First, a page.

An eye for an eye famously leaves everyone blind, but if I’m honest, I’ve never been one to turn the other cheek.
I’m sympathetic to the notion that when someone slights you, particularly when you don’t deserve it, you’re within your rights to respond in kind. It’s a cold world out there, and nice guys generally finish last.
However, if China decides to go ahead with what the financial media on Thursday described as an “unprecedented blockade” on iPhone usage by employees of government agencies and SOEs, the effort to hit back at the US for squeezing Huawei could easily backfire to the extent it underscores the urgency for Apple of moving more production out of the country and suggests to everyday Chinese that their government may be poised to further curtail access to Western products and culture.
The Wall Street Journal on Wednesday reported that China banned employees at central government agencies from using iPhones for work, and also from bringing them to work. Similar reports proliferated on Thursday, as competing outlets endeavored to get more information on the scope of the effort.
Apple is already keen to diversify away from China for a laundry list of obvious reasons, and India is an attractive locale for Tim Cook to expand local production. Xi decided not to attend the G-20 in India this week. Some suggested bilateral frictions were partly behind the decision.
Do note that a ban on the use of specific consumer devices or technology at government agencies and state-affiliated enterprises means something different in China than it does in nations where the line between the public and private sector is less blurry. In some sense, every enterprise in China is a state enterprise.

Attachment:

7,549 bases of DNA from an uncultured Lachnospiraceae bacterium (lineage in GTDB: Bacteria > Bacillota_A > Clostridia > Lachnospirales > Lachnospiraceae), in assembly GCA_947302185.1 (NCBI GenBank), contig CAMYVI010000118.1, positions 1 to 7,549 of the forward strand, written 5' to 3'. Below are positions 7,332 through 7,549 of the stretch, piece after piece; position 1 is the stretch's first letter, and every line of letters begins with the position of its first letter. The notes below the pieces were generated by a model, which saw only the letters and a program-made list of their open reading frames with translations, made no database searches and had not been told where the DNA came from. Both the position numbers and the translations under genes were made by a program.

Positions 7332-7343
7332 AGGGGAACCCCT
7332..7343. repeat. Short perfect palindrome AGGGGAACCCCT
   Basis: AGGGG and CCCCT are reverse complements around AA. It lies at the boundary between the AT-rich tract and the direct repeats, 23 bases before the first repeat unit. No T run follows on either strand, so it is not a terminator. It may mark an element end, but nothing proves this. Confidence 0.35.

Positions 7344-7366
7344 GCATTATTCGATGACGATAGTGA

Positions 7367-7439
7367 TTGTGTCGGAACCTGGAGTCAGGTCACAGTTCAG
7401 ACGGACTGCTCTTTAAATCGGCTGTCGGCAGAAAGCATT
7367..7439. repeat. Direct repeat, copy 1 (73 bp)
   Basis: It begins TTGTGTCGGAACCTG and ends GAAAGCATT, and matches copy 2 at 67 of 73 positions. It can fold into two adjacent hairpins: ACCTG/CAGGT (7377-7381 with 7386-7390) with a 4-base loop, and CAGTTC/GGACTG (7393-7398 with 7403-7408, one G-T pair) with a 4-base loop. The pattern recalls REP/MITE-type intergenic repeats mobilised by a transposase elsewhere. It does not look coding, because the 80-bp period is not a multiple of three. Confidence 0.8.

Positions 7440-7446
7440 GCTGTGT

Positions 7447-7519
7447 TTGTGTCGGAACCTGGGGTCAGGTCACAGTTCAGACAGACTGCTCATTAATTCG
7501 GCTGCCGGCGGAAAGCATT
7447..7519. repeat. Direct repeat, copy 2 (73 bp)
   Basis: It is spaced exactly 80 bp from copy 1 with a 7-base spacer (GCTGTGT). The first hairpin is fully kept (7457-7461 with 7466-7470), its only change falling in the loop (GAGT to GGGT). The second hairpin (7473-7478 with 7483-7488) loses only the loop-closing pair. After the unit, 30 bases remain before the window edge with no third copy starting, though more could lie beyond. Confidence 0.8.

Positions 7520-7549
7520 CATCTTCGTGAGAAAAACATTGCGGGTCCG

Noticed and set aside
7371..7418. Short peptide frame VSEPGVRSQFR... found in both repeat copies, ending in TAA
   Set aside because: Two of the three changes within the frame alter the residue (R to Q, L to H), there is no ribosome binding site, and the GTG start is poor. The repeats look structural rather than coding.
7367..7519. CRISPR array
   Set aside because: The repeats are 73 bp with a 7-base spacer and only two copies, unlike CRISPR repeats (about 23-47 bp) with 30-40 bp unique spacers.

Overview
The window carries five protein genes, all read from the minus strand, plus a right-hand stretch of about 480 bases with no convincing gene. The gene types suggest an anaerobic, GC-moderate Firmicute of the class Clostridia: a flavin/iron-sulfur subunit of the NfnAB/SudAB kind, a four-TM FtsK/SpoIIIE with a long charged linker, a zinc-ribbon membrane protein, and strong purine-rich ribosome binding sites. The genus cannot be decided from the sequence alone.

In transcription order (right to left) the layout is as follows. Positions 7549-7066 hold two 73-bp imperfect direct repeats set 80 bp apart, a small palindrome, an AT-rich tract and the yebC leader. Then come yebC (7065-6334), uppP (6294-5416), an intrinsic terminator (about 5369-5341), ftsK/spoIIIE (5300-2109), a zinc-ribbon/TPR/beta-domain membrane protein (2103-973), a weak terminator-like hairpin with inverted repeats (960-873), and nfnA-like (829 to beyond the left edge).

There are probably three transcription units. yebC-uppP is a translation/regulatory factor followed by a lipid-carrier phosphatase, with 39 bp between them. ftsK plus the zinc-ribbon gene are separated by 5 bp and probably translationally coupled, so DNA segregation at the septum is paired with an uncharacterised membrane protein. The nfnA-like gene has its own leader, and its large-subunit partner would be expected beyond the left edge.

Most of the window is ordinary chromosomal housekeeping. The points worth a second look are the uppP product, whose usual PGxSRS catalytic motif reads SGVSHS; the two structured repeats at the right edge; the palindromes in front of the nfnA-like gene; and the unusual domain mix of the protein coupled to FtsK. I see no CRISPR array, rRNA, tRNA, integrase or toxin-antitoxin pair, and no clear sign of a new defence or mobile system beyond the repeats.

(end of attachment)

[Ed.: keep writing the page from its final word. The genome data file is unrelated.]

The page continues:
The Party won’t adopt that line of reasoning in any expanded iPhone ban, but the restrictions would likely apply to a large, diverse range of entities and operations, and reports suggested some organizations may forbid employees from owning an Apple device even outside of work. Last year, the Party instructed government entities to replace foreign PCs within two years.
As some analysts were quick to point out, Apple has implicitly suggested its operations are safe in China and that it maintains a cordial relationship with Xi’s regime — or as cordial as relationships can be between Western companies and the Party in the current geopolitical environment.
Far be it from me to question Cook’s managerial competence, but if he truly believed that Apple, the symbol of American corporate dominance, would come away unscathed in what’s shaping up to be a Cold War-style clash of ideologies for the history books, he was both mistaken and naive.
For Chinese consumers, the worry is that Xi might eventually move to curtail access to popular foreign brands completely. I want to be absolutely clear that this is pure speculation on my part, but given the world’s experience with authoritarian regimes operating command economies during ideological clashes with the West, it’s not totally far-fetched to suggest that China could ban iPhones and boot Apple from the country altogether as part of a broader push to exorcise what Xi plainly believes are insidious Western ideals.
Coming quickly full circle, I don’t blame Xi for responding. But rightly or wrongly, any effort to ostracize Apple will be viewed not just through the lens of tit for tat national security escalations, but also as an example of an authoritarian government closing its doors and otherwise pulling the curtain.